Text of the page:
- In Event of Moon Disaster by Stephanie DeMott et al.
Clutching programs, biding our time, we milled about in the crowded basement lobby of Z Below, one of San Francisco’s major venues for experimental theatre. Publicity materials explained that In Event of Moon Disaster, devised by local performance troupe Mugwumpin, was inspired by the text of an actual speech prepared for President Richard Nixon, to be delivered should the Apollo XI astronauts have perished in space. We knew little more. Among us wove three figures in white-and-silver jumpsuits. As they bantered and argued, we eventually caught their names: the woman, Echo (Erin Mei-Ling Stuart); the man, Delta (Don Wood); the girl, November (Nayeli Rodriguez). We also began to piece together a scenario out of fragmentary clues: these three figures were a “follow team,” the second half of a lunar expedition. Their mission was to blast off for a rendezvous with their “advance team” on the far side of the moon, once they received the go-ahead transmission.
Over the course of the next ninety minutes, however, it gradually became clear that Moon Disaster’s fictional scenario supplied the platform rather than the raison d’être for the piece, a choreographic drama of ideas that probed the bewildered disheartenment at the core of contemporary culture. Exploration of the cosmos functioned as a metaphor for the inward delving for self-knowledge, the outward reach toward love, the backward look toward enduring wisdom, and the forward-facing advance on an unknowable future, at a historical moment when traditional systems of meaning have broken down. The play’s script was skillfully engineered to produce a mental toggling between two ways of interpreting its most crucial moments and utterances: within the fiction, and/or mapped onto the broader existential drama of humanity. This interpretive shuttling back and forth was, in fact, the performance’s signature cognitive, and philosophical, operation.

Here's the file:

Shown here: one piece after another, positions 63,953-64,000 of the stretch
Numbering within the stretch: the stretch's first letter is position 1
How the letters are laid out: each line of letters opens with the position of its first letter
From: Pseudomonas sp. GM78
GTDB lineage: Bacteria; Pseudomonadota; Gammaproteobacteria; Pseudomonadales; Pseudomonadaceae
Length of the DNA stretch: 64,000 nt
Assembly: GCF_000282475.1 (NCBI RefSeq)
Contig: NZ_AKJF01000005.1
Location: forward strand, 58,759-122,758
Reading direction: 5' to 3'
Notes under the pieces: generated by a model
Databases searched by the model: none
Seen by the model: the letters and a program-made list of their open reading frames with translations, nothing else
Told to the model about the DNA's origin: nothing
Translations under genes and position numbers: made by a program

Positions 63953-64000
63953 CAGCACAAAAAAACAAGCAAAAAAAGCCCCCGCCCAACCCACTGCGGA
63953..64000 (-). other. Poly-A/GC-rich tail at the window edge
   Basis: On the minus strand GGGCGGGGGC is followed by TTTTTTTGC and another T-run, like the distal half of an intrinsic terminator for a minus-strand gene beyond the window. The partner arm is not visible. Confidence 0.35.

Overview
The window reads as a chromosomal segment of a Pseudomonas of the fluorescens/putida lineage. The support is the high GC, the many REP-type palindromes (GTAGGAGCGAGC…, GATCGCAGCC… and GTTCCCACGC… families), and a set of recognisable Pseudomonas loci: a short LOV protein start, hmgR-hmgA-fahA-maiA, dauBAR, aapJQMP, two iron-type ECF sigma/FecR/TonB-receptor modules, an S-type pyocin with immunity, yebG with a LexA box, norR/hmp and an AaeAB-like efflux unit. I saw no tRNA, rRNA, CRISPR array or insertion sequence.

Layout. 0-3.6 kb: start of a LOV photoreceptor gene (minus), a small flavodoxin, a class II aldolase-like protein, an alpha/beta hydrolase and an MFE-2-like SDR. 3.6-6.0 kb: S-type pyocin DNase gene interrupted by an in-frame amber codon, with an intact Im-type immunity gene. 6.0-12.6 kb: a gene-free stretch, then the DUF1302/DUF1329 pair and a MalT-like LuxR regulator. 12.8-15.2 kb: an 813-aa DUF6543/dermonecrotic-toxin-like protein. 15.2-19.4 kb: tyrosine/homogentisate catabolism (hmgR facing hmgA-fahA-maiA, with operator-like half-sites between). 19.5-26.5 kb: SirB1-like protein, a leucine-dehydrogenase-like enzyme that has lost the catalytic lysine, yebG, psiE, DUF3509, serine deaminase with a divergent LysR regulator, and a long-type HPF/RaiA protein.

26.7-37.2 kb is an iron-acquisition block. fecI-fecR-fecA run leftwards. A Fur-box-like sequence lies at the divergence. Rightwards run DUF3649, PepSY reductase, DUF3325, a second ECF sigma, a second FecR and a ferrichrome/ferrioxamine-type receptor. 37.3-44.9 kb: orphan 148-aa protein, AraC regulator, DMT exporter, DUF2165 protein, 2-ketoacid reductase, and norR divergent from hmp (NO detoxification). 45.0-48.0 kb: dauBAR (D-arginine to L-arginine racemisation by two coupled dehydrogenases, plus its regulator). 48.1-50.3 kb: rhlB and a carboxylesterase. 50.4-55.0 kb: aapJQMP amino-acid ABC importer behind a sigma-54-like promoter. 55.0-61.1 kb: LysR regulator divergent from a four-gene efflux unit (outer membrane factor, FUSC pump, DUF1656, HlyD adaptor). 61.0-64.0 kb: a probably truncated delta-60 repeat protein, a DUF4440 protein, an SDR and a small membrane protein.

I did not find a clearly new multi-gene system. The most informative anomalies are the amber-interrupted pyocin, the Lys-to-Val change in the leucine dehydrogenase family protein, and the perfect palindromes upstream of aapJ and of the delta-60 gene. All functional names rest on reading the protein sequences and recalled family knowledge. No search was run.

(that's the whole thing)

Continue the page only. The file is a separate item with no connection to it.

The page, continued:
Prologue dispatched, the members of the follow team shepherded us from the lobby into the black-box space. We entered a world of blue light, celestial soundscapes, and projections of a full moon seen through moving clouds. At the center of the stage stood Echo, in the role of a shaman or Prospero-figure, conjuring a new reality into existence with mysterious gestures. Throughout the performance, the audience was charged with parsing out and decoding several distinct physical vocabularies. Sometimes the actors mimed recognizable actions associated with space exploration: moving through air hatches, putting on helmets, clicking away at computer consoles, even performing weightless acrobatics (enabled by back-to-back lifts). At other times, as in Echo’s opening ritual, the actors’ gestures seemed to evoke an esoteric sign language or the casting of spells.
The follow team withdrew, and the two astronauts in the advance team took center stage. As Sierra Delta (Stephanie DeMott) and Sierra Sierra (Soren Santos) went about their technical tasks on the far side of the moon, their conversation revealed a clash [End Page 545] of worldviews: Sierra Sierra embodied an optimistic faith in rationality and order, but Sierra Delta was more willing to acknowledge the precarious uncertainty of the human condition. The drama’s major inciting incident came when the two astronauts discovered that they could no longer recognize the surrounding stars—an unnerving moment that cast them, suddenly, as representatives of our hyper-modern culture, struggling to orient themselves in relation to vanished reference points. As Sierra Delta and Sierra Sierra argued over their predicament—and as the follow team on earth became aware that something might have gone terribly wrong on the lunar surface—the philosophical concerns encoded in the play’s “lost in space” scenario came to the fore: How do we navigate our lives and relationships while acknowledging the mysteries of the self, the unfathomability of others, and the limits of our very capacity to understand?
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